One pigeon stood out: a light grey bird with green neck feathers that I came to call “my favorite”. They were the first pigeon to fly up on the park bench, and the first to perch on my hand to eat. They were uninterested in fighting with the more dominant birds on the ground but keen to eat as many seeds as possible.
This summer and fall, I enjoyed hanging out with “my favorite” and other birds in the flock like “shitbird” and “squishfoot”. But early this winter, “my favorite” suddenly began to behave strangely, twisting their neck and having trouble pecking at seeds. I recognized these behaviors as symptoms of the common disease Pigeon Paramyxovirus.
I hoped that “my favorite” would stabilize, but after just a few days they were so weak and confused that I was able to simply guide them into a banker’s box and bring them home.
The next few weeks were very difficult. Every day, “my favorite” got a little bit worse, first losing the ability to feed themselves, then losing the ability to stand, and then beginning to twitch involuntarily. I stayed home to hand-feed and hydrate “my favorite”, who I began to call Snowflake. I obsessively researched pigeon disease and treatment, worried that I was fucking up. I was afraid to bring Snowflake to a local wildlife rescue center, as they’d almost certainly be euthanized, given that the disease is extremely contagious. Every day I’d convince myself that Snowflake was showing signs of improvement, or find a hopeful story online.
At the same time, I was working on a blockchain-related project. Spending all my time worrying that I might be interfering with nature or abetting the development of a global greed-virus started to get to me.
Around the time I finally figured out the blockchain project, it became clear to me that Snowflake was probably not going to get better. They were having horrible seizures. I brought them to visit the park that was once their home, and then to a wildlife rescue center in Manhattan.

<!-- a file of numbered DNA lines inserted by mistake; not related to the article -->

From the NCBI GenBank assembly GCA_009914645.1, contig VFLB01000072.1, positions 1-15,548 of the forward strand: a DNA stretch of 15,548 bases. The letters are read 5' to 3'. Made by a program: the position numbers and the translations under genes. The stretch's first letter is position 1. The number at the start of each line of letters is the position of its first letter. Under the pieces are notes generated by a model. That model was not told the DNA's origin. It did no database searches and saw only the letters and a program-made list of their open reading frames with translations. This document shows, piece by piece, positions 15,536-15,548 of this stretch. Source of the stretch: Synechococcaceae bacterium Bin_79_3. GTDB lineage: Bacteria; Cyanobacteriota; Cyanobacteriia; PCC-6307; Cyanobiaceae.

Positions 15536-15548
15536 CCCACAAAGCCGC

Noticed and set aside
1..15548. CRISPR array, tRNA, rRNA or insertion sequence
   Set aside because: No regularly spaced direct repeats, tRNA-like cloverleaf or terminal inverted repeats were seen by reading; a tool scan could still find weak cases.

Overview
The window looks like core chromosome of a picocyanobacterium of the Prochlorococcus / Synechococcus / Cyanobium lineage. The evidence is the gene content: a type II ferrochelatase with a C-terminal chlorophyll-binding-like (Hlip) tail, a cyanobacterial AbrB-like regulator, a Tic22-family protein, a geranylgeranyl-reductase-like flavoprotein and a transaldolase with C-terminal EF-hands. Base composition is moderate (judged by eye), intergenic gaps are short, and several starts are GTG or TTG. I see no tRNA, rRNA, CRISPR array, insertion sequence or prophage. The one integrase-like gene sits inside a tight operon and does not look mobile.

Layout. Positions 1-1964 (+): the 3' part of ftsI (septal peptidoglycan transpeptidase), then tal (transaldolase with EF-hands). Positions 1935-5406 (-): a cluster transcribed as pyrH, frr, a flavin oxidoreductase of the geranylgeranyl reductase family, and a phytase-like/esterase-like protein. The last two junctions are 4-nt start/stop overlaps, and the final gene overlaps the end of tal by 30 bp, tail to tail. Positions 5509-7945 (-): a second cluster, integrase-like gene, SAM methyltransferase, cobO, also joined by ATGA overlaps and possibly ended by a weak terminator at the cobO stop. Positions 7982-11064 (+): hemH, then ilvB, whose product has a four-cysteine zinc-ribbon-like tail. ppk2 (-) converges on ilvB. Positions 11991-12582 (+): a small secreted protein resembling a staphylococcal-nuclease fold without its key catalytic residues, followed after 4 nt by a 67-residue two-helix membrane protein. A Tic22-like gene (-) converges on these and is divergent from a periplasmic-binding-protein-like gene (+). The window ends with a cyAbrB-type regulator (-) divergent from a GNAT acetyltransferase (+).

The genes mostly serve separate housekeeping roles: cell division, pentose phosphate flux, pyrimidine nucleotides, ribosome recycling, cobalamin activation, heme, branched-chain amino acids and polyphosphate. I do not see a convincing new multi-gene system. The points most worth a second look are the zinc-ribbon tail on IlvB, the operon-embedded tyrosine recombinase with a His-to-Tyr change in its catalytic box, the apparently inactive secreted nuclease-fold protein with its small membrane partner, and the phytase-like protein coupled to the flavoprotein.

In the weeks that followed, I tried to think about how I could use my new pigeon-care skills to help other birds, or make pigeons a bigger part of my life. I learned more about the people who keep pigeons on their roofs, and started to make serious plans to become one of them.
For many rooftop pigeon keepers in New York, keeping pigeons is a game, a game quite different from pigeon racing or breeding for show. I learned that pigeon keepers release their flocks during the day, and the birds fly out and intermix with other neighboring flocks, communicating via flight. The pigeon keepers hope that all the birds will come home in the evening, along with birds from a neighboring flock. Hundreds of birds can be gained or lost in a day, and birds can be held hostage or ransomed back to their owners.
The structure of this game really blows my mind. The game functions without any organizing authority, and is a form of competitive caretaking. It doesn’t even have a canonical name: it’s known alternatively as pigeon flying, pigeon turning, the pigeon wars. The “rules” are constantly being redefined between individual participants, who freely enter and leave the game, perhaps meeting at hubs like “Pigeons on Broadway”, a pet shop with hundreds of pigeons in the back.
I hope that this peer-to-peer game ultimately results in happy pigeons and people. I enjoy imagining a future where many more people compete to attract and care for flocks of birds, or engage in similar activities. This vision helped me in the late weeks of 2017.